Count Dick Durbin among the growing chorus of voices on the liberal left who believe the time has come to jettison the Senate's legislative filibuster.
The Illinois Democrat, who also serves as the Senate Majority Whip -- the No. 2 leadership position in the party -- went very public with his issues with the way the filibuster is being used in the modern Senate during a fiery speech on the floor on Monday.
"Today, nearly 65 years after Strom Thurmond's marathon defense of Jim Crow, the filibuster is still making a mockery of American democracy. The filibuster is still being misused by some Senators to block legislation urgently needed and supported by strong majorities of the American people. This is what hitting legislative rock bottom looks like. Today's filibusters have turned the world's most deliberative body into one of the world's most ineffectual bodies."
"This is what hitting legislative rock bottom looks like!"
Durbin made clear that he is open to reforming the filibuster rather than getting rid of it entirely -- proposing that if a senator wants to block a vote on a piece of legislation, he or she should be required to hold the Senate floor for as long as they possibly can.
Which is what most average Americans believe how the filibuster works right now! (Most peoples' conception of the filibuster comes from "Mr. Smith Goes to Washington," if we're being honest.) But that's not actually how the filibuster works in the modern version of the Senate. These days a single senator can keep the Senate from trying to invoke cloture -- a fancy word that simply means ending the Senate's unlimited debate and proceed to a final vote -- with simply the threat of a filibuster. As in, a senator can simply indicate that he or she would filibuster a certain piece of legislation in order for it to gum up the works.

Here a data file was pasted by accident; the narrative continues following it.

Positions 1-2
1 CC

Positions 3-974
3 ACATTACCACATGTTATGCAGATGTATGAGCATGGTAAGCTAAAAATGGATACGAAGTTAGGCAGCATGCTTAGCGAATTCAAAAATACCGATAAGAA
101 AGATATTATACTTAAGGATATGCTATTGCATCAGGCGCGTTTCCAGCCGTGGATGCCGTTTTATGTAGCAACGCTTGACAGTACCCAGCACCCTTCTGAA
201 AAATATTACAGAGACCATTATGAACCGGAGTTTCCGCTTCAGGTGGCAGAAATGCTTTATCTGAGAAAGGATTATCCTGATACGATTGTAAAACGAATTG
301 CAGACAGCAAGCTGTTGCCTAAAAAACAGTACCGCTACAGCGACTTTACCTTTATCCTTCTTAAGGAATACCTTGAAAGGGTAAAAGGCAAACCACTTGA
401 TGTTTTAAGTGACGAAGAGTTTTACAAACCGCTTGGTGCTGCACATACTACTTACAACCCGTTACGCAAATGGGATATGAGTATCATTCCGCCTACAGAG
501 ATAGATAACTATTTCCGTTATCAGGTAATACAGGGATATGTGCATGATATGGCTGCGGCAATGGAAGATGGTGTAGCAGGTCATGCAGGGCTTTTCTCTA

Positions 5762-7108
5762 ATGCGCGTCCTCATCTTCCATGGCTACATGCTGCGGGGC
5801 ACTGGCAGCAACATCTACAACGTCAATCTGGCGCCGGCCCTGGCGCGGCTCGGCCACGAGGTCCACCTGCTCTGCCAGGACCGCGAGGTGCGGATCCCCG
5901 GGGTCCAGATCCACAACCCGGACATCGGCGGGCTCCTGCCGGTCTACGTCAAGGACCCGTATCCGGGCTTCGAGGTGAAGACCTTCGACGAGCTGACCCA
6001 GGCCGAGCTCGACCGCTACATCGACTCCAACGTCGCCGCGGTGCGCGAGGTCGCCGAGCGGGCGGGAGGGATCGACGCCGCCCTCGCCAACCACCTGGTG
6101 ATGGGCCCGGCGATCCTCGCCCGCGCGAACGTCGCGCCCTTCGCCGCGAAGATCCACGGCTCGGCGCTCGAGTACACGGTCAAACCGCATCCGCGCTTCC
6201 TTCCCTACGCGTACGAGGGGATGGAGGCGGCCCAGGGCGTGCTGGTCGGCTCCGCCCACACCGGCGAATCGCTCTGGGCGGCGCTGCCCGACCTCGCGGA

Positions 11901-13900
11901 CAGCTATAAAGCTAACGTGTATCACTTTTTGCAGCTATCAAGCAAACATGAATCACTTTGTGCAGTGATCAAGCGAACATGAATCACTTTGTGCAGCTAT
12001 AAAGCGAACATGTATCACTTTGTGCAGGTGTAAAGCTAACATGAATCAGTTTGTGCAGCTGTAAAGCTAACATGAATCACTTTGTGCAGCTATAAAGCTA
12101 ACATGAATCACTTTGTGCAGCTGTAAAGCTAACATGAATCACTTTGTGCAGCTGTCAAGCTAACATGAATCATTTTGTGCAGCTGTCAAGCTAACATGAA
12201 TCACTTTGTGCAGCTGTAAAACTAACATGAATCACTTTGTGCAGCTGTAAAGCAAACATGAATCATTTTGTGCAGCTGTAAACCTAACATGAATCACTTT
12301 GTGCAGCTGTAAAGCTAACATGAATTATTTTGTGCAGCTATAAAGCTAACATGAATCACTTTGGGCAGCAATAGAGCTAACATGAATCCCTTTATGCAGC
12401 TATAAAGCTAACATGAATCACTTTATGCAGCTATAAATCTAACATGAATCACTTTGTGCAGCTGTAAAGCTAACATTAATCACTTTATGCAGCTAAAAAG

As The Washington Post's Philip Bump wrote in January:
"In practical terms, filibusters these days are only rarely hours-long riffs driven by passion for a cause. They are much more frequently hand-wavey threats to offer such a speech, with the end game of forcing legislation to meet a supermajority standard before passage."
The filibuster has been eroded in the past decade -- first by Democrats under Senate Majority leader Harry Reid, who opened Pandora's box in 2013 when he invoked what was then known as the "nuclear option" -- eliminating the need for 60 votes to end debate on all presidential nominations other than Supreme Court justices. On those nominations, a simple majority was all that was needed to proceed to a final confirmation vote, transforming the Senate, at least in part, into a majority rules body similar yo the House.
When Republicans retook the Senate majority in 2016, Senate Majority Leader Mitch McConnell showed that what's good for the goose is good for the gander, further undermining the filibuster by including Supreme Court nominees in Reid's previous changes. That move, which meant that a simple majority of senators could end a filibuster, allowed McConnell to confirm three Supreme Court Justices in President Donald Trump's four-year term: Neil Gorsuch, Brett Kavanaugh and Amy Coney Barrett.
Which brings us to this moment, with Democrats, again, in the majority and with a Democrat in the White House in the form of Joe Biden.
Liberals, having watched Trump (and McConnell) fundamentally alter the ideological makeup of the most powerful court in the country for a generation, want Senate Majority Leader Chuck Schumer (New York) to move to get rid of the filibuster entirely -- including on legislative matters.